Author(s): Kranz DM, Manning TC, Rund LA, Cho BK, Gruber MM
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It has been known for some time that mammalian immune systems are capable of eliminating large tumor burdens. Redirecting the immune response of a patient to an established tumor has now become the focus of various therapeutic strategies. In this report, two projects toward this goal are described. The first project involves the development of a transgenic mouse model for T cell directed therapeutics. These mice express specific T cell receptor alpha and beta transgenes on a background in which the recombinational-activating-gene-1 (RAG) has been knocked out. The mice express cytotoxic T cells but not either T helper cells or B cells. Despite these deficiencies, the animals are capable of eliminating tumors that express the appropriate peptide/major histocompatibility complex ligand that is recognized by the alphabeta transgenic T cell receptor. Human tumors grow as transplants in these mice, thereby allowing various agents that redirect the endogenous T cells against human tumors to be tested. The second project involves a description of such agents: bispecific antibodies that simultaneously bind to an immune effector cell and a tumor cell. The bispecific antibody described here consists of folate attached to anti-T cell receptor antibodies, or their fragments. A single-chain Fv coupled with folate can redirect the lysis of human tumor cells that bear the high affinity folate receptor. Preliminary in vivo data showed that the folate/antibody conjugates were also capable of mediating rejection of the human tumor. This transgenic mouse model should now allow the evaluation and optimization of bispecific agents that can redirect a patient's own T cell response.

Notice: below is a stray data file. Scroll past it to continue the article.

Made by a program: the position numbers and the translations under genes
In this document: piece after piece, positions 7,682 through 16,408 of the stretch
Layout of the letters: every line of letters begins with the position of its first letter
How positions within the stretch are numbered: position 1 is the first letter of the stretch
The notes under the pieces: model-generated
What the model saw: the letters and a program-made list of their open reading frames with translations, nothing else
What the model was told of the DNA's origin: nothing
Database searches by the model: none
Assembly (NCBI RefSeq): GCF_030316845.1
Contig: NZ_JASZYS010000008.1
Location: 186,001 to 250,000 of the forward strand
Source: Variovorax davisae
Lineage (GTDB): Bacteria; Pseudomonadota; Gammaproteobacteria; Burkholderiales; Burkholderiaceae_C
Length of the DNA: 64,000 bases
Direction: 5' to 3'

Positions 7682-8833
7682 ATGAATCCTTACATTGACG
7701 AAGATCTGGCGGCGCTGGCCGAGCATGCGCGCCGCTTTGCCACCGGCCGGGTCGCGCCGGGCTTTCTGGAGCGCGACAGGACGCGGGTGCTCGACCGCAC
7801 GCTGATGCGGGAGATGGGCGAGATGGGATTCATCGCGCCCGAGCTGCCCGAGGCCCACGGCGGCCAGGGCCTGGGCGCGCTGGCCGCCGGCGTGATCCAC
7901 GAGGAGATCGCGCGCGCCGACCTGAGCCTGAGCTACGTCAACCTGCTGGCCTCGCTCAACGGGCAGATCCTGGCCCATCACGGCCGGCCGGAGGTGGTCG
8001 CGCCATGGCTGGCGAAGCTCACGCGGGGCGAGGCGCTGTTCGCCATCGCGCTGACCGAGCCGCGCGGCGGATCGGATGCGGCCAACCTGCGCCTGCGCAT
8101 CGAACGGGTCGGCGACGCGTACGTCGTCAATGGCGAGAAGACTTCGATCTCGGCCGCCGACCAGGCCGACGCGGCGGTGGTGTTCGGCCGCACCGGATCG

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This article was published in J Control Release
and referenced in Immunotherapy: Open Access